Physician Lectures on the Global Epidemic of Obesity
|Dr. Camille Aizarani
Lack of time for sports must no longer be a viable excuse for the sedentary
and the overweight. Family physician Camille Aizarani of AUB's Family
Medicine Department says that out of each week's 168 hours, a "sparing
five hours should be dedicated to what ultimately is a betterment of our
In his lecture on November 1, entitled "Obesity and Overweight"
and held in West Hall, Dr. Aizarani defined overweight as the first stage
of obesity, itself defined as "the abnormal or excessive fat accumulation
that may impair health." The doctor stressed that both overweight
and obesity are indicated by a person's body mass index (BMI), which,
while it indicates overweight, cannot reveal ideal body mass. Likewise,
the BMI cannot indicate the extent of intra-abdominal fat tissues, something
which only an accurate measurement of a person's waist circumference can
In presenting some frightening statistics recently provided by the World
Health Organization (WHO), Aizarani dispelled the popular belief that
a person's genetic makeup is the most influential instigator of obesity.
Because of people's increasingly sedentary lifestyles, there are now around
1.6 billion adults and 20 million children worldwide suffering from obesity
and excess weight. Striking people of different ages and socioeconomic
groups, this increase in body fat has become "a major contributor
to the global burden of chronic disease and disability." By 2025,
the grim report continued, the prevalent rate of obesity worldwide will
have increased by 70 percent if the current epidemic persists.
This phenomenal increase in portliness over the past fifty years, as Dr.Aizarani
argued, cannot be solely blamed on genetics, but should rather be examined
in light of the confluence of factors exacerbating the epidemic. While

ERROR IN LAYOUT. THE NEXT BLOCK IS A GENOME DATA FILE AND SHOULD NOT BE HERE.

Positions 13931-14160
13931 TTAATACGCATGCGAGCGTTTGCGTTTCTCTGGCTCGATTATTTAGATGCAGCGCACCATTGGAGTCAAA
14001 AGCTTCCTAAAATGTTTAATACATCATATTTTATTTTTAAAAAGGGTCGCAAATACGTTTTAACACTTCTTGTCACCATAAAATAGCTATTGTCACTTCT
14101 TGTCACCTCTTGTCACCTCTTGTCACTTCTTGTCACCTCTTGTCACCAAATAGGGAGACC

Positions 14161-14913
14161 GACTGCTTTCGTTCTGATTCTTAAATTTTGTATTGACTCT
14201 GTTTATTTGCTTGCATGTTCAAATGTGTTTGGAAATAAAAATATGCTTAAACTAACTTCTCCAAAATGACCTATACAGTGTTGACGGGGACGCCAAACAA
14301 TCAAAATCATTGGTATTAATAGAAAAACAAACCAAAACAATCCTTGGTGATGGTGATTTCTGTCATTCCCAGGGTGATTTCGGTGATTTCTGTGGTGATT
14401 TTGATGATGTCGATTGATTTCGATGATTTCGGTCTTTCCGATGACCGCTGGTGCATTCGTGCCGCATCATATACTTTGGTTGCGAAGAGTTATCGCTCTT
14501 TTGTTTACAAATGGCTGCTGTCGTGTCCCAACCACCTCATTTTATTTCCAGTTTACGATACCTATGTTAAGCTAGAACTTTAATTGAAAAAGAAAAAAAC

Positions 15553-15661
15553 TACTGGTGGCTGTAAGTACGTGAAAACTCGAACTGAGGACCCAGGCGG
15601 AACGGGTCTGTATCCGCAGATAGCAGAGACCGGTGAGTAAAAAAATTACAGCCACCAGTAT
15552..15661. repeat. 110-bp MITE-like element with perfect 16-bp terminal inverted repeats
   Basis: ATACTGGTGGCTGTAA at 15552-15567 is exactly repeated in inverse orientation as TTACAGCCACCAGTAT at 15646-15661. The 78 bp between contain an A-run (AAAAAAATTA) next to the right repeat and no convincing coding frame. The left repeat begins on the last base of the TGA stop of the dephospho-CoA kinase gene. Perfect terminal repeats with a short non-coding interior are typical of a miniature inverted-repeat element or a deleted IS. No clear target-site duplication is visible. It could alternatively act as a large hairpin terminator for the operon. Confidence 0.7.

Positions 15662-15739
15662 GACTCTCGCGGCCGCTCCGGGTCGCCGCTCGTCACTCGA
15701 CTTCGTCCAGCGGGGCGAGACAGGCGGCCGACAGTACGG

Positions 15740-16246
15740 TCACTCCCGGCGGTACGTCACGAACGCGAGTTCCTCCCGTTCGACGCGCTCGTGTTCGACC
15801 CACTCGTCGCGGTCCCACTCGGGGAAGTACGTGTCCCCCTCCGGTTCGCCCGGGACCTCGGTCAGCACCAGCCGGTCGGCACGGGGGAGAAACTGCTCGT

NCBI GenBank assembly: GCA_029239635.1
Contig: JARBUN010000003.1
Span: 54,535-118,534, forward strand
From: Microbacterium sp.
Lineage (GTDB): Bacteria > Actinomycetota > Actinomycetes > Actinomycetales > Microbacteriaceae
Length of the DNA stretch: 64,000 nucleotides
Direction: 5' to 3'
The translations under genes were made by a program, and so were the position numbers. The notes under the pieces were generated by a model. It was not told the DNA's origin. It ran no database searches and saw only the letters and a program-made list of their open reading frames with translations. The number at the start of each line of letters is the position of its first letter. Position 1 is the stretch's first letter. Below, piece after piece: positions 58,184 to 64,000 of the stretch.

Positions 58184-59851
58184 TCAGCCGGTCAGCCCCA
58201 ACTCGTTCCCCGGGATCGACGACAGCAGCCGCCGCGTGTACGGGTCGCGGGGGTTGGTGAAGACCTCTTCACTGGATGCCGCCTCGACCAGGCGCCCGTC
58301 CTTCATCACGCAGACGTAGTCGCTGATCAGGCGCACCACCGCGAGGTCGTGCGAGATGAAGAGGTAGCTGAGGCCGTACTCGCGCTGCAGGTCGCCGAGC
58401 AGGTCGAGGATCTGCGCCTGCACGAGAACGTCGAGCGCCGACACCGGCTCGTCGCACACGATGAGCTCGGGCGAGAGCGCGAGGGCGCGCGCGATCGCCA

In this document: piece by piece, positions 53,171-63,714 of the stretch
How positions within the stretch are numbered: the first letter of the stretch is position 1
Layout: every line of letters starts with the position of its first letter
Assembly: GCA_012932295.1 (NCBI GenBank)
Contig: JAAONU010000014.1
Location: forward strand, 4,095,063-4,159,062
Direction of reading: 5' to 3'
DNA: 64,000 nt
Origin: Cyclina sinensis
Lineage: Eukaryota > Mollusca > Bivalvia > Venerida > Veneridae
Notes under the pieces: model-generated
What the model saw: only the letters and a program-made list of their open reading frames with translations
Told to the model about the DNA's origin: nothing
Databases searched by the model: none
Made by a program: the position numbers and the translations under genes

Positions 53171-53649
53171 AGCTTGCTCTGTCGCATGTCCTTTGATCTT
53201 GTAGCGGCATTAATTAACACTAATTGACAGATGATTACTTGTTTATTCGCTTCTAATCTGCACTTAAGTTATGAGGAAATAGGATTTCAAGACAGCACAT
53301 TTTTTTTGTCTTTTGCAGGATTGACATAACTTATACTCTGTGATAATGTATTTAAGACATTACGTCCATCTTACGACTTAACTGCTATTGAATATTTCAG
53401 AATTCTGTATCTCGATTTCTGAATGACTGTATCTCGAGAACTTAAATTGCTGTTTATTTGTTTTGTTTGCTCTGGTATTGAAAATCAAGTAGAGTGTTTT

he conceded that genetics is partly to blame, Aizarani delineated the
more culpable agents fueling the increased incidence of obesity: the popular
consumption of energy-dense types of food and beverages high in sugar
and saturated fat, reduced physical activity due to modernity's automated,
high-tech, sedentary career options, and, finally, insidious marketing
stunts that lure people into unhealthy eating habits.
He also cited the most common health consequences of overweight and obesity,
namely cardiovascular and degenerative joint diseases, strokes, diabetes,
high blood pressure, gallstones, obesity-related cancers, gynecological
irregularities, and sleep apnea or the infamous nighttime difficulty in
breathing that obese individuals often complain of.
Aizarani emphasized that any management strategy for the obesity epidemic
will require the wholesale concerted efforts of a number of social institutions,
like non-governmental organizations, the school and family units, and
the food and advertisement industries. At the individual level, people
can reduce the incidence of obesity by exercising regularly, embracing
healthy eating patterns, and seeking medical and pharmaceutical advice,
of which surgery, as Aizarani put it, should usually be "the last
resort." Likening obesity to other chronic diseases like hypertension,
migraines, diabetes, and asthma, Aizarani concluded that obesity requires
diligent lifelong management and control, because "once treatment
is withdrawn, the disease will surely recur."